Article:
P. mollissima (= P. tripartita v. mollissima) questions

mark4321_gwJuly 6, 2008


I just bought a seedling of P. tripartita v. mollissima--the "banana passionflower"--on ebay. The grower says that it is the true P. tripartita v. mollissima and not P. tarminiana. I mention this in case the two have differences in their growth habits. I believe the true P. tripartita v. mollissima is also generally believed to have superior fruit, although I've never tasted either.

I haven't gotten the seedling yet, but I'm trying to plan out how to grow it. Unfortunately the space that I have for it is far from big--I've always seen these vines covering large areas, swallowing trees, etc. The basics of what I have is a 14 ft section of a 6 ft. wooden fence. I can actually expand a little bit beyond this, so that a more generous estimate is 20 ft. by 6 ft. But no more.

Is this a large enough area to get flowers and fruit? We should be in an appropriate climate--near San Francisco--a little warmer and drier in the summer: average 80/55 (plus the grower says that this particular variety tolerates a few degrees more heat than most P. mollissimas). What and when are appropriate ways to prune the vine? I've read that the vines of Tacsonias like P. t. mollissima need to be a few meters/yards long to bloom. Do I have enough space to get a long enough vine? Should I plant the vine at the end of my space to get a long vine (6 + 14 feet) or in the middle (6 + 7 feet)? Is it important to get a few extra feet and a longer vine?

Any insight or experiences with this species wouldbe appreciated.

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Hi Mark
Don't worry too much. You have plenty of space. Just plant in the middle & keep it pruned to the size you have available. Try to keep the roots shaded and keep it well watered. You are right that P. tarminiana fruit is not as good. The link should help you tell which you have.

Here is a link that might be useful: Passiflora tarminiana

    Bookmark   July 7, 2008 at 2:52PM
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Good to hear that I'll have enough space. I was concerned after seeing all the monsters devouring trees recently at Strybing arboretum (Golden Gate Park) in San Francisco.

Those are great photos of P. tarminiana (is there a story behind the mottled flowers--virused?). The Ebay seller's claim that it is P. tripartita mollissima seems very credible. I assume that flower shape is the quickest test for those of us who don't know all of the other details. So I asked whether this was the one where the flowers were bell shaped and didn't open all the way. His response was that they of course open all the way, just that when fully opened the petals are downward curved, not reflexed like P. tarminiana. From this and a brief discussion as to what species grow in the park, I'm convinced that has considerable knowledge of these plants. And if he's a reputable seller--and I assume he is--they should in fact be the correct species. I guess I'll know when the flowers open.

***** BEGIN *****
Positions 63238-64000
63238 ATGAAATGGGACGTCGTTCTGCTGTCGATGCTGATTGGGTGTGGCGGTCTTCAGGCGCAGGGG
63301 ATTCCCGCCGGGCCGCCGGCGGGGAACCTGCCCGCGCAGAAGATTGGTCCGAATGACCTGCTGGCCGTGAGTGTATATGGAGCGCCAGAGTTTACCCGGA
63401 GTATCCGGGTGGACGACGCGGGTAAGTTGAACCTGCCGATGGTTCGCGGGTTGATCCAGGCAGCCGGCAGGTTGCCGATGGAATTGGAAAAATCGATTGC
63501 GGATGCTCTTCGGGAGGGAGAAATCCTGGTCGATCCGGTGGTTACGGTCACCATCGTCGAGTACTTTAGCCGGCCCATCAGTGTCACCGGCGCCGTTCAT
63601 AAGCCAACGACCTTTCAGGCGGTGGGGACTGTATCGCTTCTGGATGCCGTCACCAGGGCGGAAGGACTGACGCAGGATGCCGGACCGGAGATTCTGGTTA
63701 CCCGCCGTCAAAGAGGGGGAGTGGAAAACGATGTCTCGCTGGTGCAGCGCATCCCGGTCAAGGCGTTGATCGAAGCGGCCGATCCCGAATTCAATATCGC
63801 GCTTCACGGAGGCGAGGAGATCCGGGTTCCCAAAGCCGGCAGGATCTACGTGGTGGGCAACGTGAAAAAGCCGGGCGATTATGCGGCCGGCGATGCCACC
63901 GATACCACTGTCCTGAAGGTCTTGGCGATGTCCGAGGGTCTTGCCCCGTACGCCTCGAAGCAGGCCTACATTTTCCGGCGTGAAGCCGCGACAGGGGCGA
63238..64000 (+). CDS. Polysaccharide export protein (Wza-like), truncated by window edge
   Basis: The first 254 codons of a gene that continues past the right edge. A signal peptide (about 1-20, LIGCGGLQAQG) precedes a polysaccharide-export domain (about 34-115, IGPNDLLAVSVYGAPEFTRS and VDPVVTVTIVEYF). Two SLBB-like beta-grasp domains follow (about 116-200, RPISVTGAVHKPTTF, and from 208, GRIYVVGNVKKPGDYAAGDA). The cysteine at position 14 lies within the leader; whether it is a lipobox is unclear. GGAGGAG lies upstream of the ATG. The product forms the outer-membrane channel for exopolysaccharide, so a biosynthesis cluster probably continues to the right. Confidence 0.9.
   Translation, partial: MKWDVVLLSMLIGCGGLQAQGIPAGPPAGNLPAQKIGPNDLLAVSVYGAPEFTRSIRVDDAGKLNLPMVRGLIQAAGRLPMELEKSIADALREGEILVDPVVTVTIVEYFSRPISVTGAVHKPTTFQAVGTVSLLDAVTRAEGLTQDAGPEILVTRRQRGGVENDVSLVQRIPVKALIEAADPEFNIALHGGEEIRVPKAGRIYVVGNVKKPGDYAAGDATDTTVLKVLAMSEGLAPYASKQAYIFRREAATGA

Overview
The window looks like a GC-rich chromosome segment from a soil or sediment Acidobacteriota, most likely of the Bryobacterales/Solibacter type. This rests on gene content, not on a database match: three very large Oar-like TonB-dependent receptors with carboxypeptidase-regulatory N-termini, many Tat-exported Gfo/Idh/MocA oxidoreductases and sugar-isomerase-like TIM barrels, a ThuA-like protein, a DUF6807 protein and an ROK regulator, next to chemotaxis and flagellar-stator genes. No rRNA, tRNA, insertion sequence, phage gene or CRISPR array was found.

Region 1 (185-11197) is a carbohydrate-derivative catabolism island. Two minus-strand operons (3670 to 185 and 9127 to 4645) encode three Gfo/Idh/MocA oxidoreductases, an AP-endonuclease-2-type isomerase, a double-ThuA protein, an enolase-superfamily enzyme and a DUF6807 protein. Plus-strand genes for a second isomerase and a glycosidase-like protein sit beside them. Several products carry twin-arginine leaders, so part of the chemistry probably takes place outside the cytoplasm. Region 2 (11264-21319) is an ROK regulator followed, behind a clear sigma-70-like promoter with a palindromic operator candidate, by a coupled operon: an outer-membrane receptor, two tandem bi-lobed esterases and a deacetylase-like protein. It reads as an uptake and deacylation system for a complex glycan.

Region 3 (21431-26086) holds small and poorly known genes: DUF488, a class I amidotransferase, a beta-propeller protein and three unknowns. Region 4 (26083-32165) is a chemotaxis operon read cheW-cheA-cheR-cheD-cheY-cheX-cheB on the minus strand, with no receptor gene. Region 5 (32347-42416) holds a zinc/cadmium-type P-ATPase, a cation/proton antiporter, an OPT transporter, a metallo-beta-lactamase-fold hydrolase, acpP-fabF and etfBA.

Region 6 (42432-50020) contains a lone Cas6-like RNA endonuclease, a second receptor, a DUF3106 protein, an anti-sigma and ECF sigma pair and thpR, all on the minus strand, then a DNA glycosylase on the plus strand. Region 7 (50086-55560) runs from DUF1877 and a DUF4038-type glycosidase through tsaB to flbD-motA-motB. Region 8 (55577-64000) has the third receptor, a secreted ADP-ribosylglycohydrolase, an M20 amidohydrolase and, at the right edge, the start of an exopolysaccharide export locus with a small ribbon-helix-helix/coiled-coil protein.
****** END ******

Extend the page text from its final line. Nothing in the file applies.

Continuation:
He has other auctions on Ebay (and it sounds like he might sell the plants directly from his nursery as well). I've also seen a Tacsonia hybrid ('Coral Sea') on his Ebay auctions. So when I get the plant in the next day or two I'll follow up with a description in case anyone is interested in doing business with him. If my plant is as described it should be a very good deal.

On a different note...assuming anyone has read through the above. Does anyone know whether tourists in Peru/Ecuador would be able to readily find Tacsonia fruit or juice (banana passionfruit: it goes by so many different names down there apparently). My mom is off to Peru in a couple weeks to the usual tourist areas--Machu Pichu, etc. Or is that something one would only find where the locals actually live and shop. She's with a tour group and I don't know whether she will have much opportunity to explore.

    Bookmark   July 8, 2008 at 12:07PM
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I just wanted to follow up on the above. I received the plant from the Ebay auction and it is absolutely flawless. They grower tells me it is about 1 year old--it has 4 growing points--the longest vine is probably about a foot and a half long if you stretched it out. Just a beautiful plant. So of course I would encourage others to do business with this seller. He has other auctions on Ebay right now, including two more P. tripartita v. mollissima and one 'Coral Sea'. You can also order through him independent of his Ebay auctions--his prices are very low. The name of his nursery is Potato Rock.